The heat of summer puts construction workers in Connecticut and across the U.S. in danger. First, there is the risk of fatigue, which can lead to workers being inattentive and making bad judgments. Second, there is the possibility of developing a heat-related illness like heat rash or even heat stroke. Two other risks are dehydration and complications arising from overlong exposure to the sun.
Employers should know how to manage these risks. First, it's important to supply lots of water and, if possible, electrolytic beverages like sports drinks. Next, employers should give frequent breaks and designate a shady spot for them.
To address the problem of heat-related illnesses, employers must train workers on how to identify the symptoms. If a task is physically demanding, employers can cycle workers in and out. To begin with, they might minimize the number of arduous tasks when temperatures and humidity levels are high. Hats and sunscreen are essential protection against the sun. Personal protective equipment should be right for the job and not burdensome.
A fifth hazard is not necessarily summer-related but is nonetheless significant: injuries in roadside construction zones. Fighting this begins with surrounding the zone with barriers, having workers wear safety vests and posting reduced speed limit signs.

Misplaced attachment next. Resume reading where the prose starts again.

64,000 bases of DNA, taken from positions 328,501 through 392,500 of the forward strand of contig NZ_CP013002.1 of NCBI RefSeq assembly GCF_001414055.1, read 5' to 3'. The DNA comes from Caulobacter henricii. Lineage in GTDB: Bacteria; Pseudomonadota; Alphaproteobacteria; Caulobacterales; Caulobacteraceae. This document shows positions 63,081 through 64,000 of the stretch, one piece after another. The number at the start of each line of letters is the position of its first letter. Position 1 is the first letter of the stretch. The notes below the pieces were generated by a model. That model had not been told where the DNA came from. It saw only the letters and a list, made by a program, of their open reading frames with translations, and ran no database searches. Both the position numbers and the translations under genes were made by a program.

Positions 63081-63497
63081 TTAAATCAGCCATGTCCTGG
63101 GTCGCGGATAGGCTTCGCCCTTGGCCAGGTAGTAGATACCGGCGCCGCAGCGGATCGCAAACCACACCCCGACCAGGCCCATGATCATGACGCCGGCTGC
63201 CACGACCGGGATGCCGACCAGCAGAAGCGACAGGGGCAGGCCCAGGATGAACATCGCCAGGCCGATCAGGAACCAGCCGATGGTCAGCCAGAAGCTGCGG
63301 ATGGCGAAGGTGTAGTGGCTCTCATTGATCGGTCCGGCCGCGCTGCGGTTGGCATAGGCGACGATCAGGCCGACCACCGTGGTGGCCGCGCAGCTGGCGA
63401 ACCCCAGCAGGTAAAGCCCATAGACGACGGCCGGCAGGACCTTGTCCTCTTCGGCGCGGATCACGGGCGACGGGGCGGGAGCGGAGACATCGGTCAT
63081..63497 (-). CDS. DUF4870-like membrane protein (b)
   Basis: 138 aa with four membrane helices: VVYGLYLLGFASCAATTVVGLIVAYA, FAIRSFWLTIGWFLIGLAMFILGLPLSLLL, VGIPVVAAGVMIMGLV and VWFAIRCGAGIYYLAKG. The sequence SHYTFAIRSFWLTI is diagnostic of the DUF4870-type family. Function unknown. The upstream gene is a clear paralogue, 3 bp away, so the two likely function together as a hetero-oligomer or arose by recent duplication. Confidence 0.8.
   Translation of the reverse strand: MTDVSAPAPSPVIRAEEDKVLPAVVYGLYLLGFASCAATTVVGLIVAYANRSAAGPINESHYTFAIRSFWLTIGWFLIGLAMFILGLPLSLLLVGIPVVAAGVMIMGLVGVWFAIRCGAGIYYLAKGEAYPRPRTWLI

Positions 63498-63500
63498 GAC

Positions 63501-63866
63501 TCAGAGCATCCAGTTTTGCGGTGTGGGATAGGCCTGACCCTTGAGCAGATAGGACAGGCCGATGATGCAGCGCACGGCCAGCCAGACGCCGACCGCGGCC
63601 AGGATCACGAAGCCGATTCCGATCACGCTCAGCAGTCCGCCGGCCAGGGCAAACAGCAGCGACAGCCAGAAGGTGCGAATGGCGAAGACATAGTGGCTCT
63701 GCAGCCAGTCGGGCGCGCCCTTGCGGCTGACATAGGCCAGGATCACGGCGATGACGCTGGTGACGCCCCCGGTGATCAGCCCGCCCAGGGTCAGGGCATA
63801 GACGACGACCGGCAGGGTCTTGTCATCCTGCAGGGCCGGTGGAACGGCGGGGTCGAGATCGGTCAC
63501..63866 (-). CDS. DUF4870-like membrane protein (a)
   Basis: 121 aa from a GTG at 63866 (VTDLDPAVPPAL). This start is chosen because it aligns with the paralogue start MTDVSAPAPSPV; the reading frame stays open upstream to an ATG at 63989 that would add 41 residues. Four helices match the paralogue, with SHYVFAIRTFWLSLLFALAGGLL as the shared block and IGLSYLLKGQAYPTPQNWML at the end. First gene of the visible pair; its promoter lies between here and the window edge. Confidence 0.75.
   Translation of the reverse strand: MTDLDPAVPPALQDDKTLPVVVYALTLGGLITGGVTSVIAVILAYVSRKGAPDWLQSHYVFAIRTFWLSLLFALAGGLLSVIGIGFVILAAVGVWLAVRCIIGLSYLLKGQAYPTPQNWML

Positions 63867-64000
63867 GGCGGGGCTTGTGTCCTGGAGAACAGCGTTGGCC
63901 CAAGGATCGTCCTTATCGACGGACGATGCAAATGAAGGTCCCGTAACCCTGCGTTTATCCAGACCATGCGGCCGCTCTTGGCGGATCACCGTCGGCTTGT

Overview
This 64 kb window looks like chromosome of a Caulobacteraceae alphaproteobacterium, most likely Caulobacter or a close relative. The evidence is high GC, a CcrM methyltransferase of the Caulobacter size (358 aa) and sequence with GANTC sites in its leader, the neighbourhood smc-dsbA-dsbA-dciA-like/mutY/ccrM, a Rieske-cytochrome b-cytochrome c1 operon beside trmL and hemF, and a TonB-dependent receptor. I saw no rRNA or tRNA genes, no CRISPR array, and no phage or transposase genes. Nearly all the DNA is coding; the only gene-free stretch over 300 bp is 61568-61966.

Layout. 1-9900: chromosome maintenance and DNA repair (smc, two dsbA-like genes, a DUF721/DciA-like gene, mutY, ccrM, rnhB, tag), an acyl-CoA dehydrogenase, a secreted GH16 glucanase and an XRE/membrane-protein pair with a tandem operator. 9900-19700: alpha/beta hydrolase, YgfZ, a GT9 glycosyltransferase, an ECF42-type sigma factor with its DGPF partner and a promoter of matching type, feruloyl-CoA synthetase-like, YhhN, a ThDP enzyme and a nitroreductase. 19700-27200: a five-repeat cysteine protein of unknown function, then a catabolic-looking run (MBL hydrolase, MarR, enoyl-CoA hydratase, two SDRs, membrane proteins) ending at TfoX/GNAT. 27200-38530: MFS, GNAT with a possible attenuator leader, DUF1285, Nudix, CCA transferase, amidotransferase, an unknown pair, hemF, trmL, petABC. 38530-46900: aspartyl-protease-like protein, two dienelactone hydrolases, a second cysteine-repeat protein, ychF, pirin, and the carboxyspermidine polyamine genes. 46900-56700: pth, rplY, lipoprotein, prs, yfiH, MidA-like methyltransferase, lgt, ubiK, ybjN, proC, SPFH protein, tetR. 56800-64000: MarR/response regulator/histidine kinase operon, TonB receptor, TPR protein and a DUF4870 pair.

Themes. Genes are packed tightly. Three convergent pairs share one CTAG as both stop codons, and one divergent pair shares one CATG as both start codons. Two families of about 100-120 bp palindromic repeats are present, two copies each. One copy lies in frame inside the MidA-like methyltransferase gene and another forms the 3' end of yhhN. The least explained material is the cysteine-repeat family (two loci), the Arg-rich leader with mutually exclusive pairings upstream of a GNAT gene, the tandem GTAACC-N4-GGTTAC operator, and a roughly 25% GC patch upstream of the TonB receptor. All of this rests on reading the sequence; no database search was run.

Even the most diligent employers cannot prevent all injuries on the job. Fortunately for victims, there is the possibility of reimbursement under workers' compensation law. No one's negligence needs to be proven, but victims may need to defend themselves against the counterclaim that they were to blame for their own injuries. This is where having legal representation may be to their advantage. A lawyer may help file the appeal so that victims receive wage replacement and coverage for medical costs.